Humans might not have had as sophisticated an understanding of gut microbiota back then, but the goal was the same as it is now—to share health. Because our gut microbes are shed in our feces, you can use poo from a healthy person to repopulate the gut of someone who’s sick. These days, fecal transplants are routinely performed for people with stubborn Clostridium difficile infections. The procedure, which relies on donations from healthy volunteers, can work remarkably well, with a success rate over 80%.
Scientists have been exploring the use of fecal transplants for other diseases too. Microbes in your gut can influence the way your digestion works, and how your intestines function in general. But the microbes also produce a range of chemicals that influence other aspects of our health, including inflammation and brain function. Clinical trials are underway for the use of fecal transplants in anorexia, diabetes, Parkinson’s disease, and Crohn’s, among others. And they are also being investigated for their potential to enhance the way people respond to other treatments.
But microbial transplants can be messy. While hospitals will always filter donations and check for some particularly nasty bugs, we can never be completely sure a fecal transplant won’t harbor bacteria that cause disease in a recipient even if they are totally innocuous in a donor’s gut. And because these are complex mixtures of microbes, doctors won’t usually know exactly what they’re squirting down a person’s throat or up their anus.
The goal is to have a defined mix of known microbes. Not only should we know what the bugs are, but we should know what they do—what they feed on and what they produce. We should know that they are likely to benefit a person before we deliver them.
Researchers interested in creating these sorts of microbial cocktails are looking beyond what we tend to understand as “healthy” when it comes to donors. Yes, we should be looking for microbes in the feces of people who don’t have infections or diseases, but that’s not enough. Chronic diseases linked to inflammation have taken off just as we’ve begun to live more sanitized lives. And if a lack of protective microbes is to blame, even the healthiest people in industrialized groups aren’t going to provide much help.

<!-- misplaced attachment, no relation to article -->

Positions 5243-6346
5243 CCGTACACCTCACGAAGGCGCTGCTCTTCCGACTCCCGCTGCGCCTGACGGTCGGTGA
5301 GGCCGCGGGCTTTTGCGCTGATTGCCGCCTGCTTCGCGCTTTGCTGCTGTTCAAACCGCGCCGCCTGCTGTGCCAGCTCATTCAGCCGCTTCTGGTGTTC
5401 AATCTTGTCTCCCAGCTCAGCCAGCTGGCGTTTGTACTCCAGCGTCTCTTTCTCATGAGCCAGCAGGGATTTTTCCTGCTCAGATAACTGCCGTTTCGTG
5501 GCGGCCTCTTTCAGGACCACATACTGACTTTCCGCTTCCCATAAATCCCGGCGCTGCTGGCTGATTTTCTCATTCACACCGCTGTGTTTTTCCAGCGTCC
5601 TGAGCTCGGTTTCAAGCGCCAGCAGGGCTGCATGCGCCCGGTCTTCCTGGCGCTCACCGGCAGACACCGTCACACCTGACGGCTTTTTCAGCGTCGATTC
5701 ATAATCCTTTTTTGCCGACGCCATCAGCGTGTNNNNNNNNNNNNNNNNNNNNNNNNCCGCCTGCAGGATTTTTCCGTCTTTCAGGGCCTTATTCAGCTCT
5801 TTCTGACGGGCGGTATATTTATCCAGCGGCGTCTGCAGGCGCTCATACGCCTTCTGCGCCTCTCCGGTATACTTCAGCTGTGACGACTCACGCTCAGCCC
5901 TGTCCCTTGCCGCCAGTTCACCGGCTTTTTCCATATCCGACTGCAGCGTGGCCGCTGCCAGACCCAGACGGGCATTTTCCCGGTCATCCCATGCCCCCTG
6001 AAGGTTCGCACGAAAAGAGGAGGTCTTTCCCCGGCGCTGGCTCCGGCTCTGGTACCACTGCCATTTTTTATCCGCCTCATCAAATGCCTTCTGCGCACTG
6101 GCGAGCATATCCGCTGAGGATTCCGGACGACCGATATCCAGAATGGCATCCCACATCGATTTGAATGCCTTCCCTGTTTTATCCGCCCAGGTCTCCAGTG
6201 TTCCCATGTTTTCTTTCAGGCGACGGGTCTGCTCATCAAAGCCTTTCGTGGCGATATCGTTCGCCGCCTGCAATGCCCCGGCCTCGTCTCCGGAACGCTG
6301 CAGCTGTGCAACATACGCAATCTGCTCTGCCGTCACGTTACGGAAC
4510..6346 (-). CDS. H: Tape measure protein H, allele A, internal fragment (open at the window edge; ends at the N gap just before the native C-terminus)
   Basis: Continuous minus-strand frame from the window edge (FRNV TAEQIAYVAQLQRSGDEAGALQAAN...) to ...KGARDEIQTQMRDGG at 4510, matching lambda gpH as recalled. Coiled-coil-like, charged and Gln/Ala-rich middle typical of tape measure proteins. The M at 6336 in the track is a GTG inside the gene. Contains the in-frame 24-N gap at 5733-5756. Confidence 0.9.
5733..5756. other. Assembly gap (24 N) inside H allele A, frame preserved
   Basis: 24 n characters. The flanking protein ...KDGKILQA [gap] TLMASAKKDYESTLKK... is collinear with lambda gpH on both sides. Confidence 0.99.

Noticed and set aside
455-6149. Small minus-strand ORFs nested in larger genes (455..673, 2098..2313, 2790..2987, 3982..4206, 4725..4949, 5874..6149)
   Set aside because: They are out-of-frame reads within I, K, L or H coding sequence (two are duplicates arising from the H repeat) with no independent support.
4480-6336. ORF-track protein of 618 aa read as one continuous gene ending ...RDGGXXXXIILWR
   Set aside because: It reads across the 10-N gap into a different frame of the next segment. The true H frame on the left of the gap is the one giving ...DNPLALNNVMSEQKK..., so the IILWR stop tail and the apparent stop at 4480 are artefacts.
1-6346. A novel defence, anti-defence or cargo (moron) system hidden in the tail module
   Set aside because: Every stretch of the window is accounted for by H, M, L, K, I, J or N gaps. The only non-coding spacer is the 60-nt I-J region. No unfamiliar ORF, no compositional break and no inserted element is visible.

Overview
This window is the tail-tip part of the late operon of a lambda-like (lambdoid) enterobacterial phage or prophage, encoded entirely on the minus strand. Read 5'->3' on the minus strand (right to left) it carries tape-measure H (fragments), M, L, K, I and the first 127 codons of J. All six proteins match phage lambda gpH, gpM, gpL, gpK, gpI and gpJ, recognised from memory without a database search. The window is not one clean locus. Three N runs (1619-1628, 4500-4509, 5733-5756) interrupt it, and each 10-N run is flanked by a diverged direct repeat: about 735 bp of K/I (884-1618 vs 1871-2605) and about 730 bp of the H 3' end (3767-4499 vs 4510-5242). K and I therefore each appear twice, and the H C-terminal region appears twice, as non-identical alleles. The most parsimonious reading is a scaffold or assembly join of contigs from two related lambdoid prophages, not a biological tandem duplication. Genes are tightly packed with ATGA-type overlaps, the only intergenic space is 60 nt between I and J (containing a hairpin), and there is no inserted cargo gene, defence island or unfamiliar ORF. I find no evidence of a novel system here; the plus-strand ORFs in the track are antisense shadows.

Instead, scientists want to cast the net wider: to find microbes that evolved with us, but that many of us have since killed off or lost. The missing microbes.
Those of us who live in industrialized societies have changed the habitats of our gut microbes to a fairly drastic degree. We use antibiotics and antibacterials and eat a diet of novel ingredients and heavily processed foods.
As a result, microbiologists believe, we’ve been killing off some of the microbes that humans once carried. Compare modern-day fecal samples with ancient ones, and there are clear differences. The microbiomes of today are less diverse, with more of some bugs and fewer of others. Scientists believe that some of the ones that are missing have very important functions, like breaking down certain carbohydrates and producing chemicals that might be important for gut health.
Some people call it a great extinction. And the decline in these microbes has been linked to an uptick in a range of chronic diseases like asthma, diabetes, and inflammatory bowel disease.